Will Fearless and Tireless Robots Lead to More Terrifying Wars?

War Robot Fearless 4

While developing the nuclear bomb, Robert Oppenheimer and his colleagues expressed concerns about the possibility of igniting the Earth’s atmosphere. Today, with the emergence of autonomous weapons, we are faced with a similar risk of causing catastrophic damage by unleashing weapons that can kill without feeling fear. The consequences of unleashing such fearless weapons on the battlefield could be far more devastating than we can imagine. Indeed, humanity may come to miss the restraining and mitigating effects of fear, fatigue, and stress on the horrors of combat.

The proliferation of autonomous weapons will affect the future conduct of warfare. But we do not know how. After all, while new technologies are produced with instruction manuals, they do not come with strategy, doctrine, or tactics. Throughout military history, warfare has been wedded to humans who kill under the shadow of primordial danger and fear. People behave differently when they think they have a chance of dying. The combined psychological stressors of combat can aid in producing friction, which can impede the most intricately drawn “blue arrows” on any battle plan from coming to fruition. With this in mind, it is critical to consider how supplementing humans with autonomous weapons will impact the future face of battle.

Military technology may be on the cusp of a revolution that will forever change the face of warfare. Autonomous weapons, immune to the psychological factors of combat, are on the horizon and will usher in a new era of lethality. They will influence offensive and defensive operations and provide novel strategic options. The deployment of autonomous weapons has the potential to make warfare more efficient, but it also has the potential to make it more gruesome and terrible.



Eliminating Fear, Fatigue, Stress, and Hesitation?

Fear, fatigue, stress, and hesitation have long been the engineers for impeding war plans. But in the age of autonomous warfare, machines will be invulnerable to them. Many of us have seen or perhaps even produced those beautifully drawn blue arrows on a battle plan that moves unflinchingly toward an objective. However, a stark difference exists between planning in the operations center and contact with the enemy. Battle plans can quickly fall apart for many reasons, but it comes down to the fact that humans are imperfect vessels of plans.

Through investments in rigorous training, modern militaries have developed ways to sensitize soldiers to the stress and shock of combat. Still, no training can replicate the actual dangers of war. By contrast, autonomous machines will not need live fire training to fabricate courage under fire. Instead, their courage will be programmed into their code.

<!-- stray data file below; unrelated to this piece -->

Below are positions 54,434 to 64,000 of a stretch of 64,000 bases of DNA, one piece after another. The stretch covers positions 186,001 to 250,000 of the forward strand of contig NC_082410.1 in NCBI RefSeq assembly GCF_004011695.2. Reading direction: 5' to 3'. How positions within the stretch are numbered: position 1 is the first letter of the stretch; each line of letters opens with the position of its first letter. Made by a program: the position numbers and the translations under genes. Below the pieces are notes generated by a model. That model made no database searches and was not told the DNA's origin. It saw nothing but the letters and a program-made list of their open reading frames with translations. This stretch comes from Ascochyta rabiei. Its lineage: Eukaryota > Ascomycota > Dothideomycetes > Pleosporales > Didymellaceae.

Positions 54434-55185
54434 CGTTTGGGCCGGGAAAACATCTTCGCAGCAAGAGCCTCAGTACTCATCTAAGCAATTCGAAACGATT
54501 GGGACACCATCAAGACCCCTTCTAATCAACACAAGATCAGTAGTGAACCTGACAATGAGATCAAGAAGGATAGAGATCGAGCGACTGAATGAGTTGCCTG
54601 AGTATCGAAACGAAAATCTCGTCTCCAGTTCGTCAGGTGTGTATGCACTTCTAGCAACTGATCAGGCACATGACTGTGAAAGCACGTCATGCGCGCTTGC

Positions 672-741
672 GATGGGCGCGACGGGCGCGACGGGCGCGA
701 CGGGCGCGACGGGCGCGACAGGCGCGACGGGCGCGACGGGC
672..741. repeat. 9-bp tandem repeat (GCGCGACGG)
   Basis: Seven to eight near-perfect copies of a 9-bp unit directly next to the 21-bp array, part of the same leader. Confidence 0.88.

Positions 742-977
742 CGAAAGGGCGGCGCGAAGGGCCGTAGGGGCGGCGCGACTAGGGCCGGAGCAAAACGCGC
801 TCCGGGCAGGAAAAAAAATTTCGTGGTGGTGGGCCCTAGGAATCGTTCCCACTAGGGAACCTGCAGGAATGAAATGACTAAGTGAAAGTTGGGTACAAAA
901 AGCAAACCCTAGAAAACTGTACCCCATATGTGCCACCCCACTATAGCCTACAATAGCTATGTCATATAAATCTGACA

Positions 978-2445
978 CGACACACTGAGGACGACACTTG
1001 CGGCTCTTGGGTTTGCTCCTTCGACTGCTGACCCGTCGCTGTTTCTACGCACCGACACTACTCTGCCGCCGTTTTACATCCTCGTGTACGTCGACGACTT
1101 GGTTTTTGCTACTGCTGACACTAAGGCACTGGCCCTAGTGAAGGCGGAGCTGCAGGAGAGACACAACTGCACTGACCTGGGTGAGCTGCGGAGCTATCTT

Fatigue and stress, which have always impacted human armies, will be mitigated by autonomous weapons. The effectiveness of a human unit can decrease and require rest the longer it is exposed to combat. Even in remote warfare, we have seen drone pilots still subject to the stresses of watching their targets for endless hours as well as the toll of killing — which can affect them in several ways, including post-traumatic stress disorder. Autonomous “warbots” will not need time to rest away from the vortex of combat. Their endurance will not be limited by a body that requires rest or therapy. Instead, they will only be limited by the availability of fuel and by the wear of their hardware.

Those of us who have personally experienced combat know that people can freeze or hesitate during combat. Freezing, or what is medically known as Acute Stress Reaction, can take soldiers out of a fight in a varying timeframe, from lasting seconds and minutes to even the duration of the action. Autonomous weapons, immune to stress, will not suffer from these psychological reactions inhibiting their performance. There will likely be little hesitation and an absence of freezing for our future autonomous comrades. Instead, the autonomous warriors will kill enemy combatants with the same ease as a speed camera taking a photo of a speeding vehicle.

Strategy, Offense, and Defense in Autonomous Warfare

Autonomous armies have the potential to influence the conduct of offensive and defensive operations as well as strategic options forever. Wider use of killing autonomously is sure to open a Pandora’s Box, offering commanders and policymakers a tool whose ramifications we can only attempt to prophesize, including on its lethality. A 2017 Harvard Belter Center report stated that lethal autonomous weapons may prove “as disruptive as nuclear weapons.” Platforms immune to reason, bargaining, pity, or fear will possess the ability to eliminate the psychological and physical stressors that have long prevented the most ingenious of plans from coming to fruition.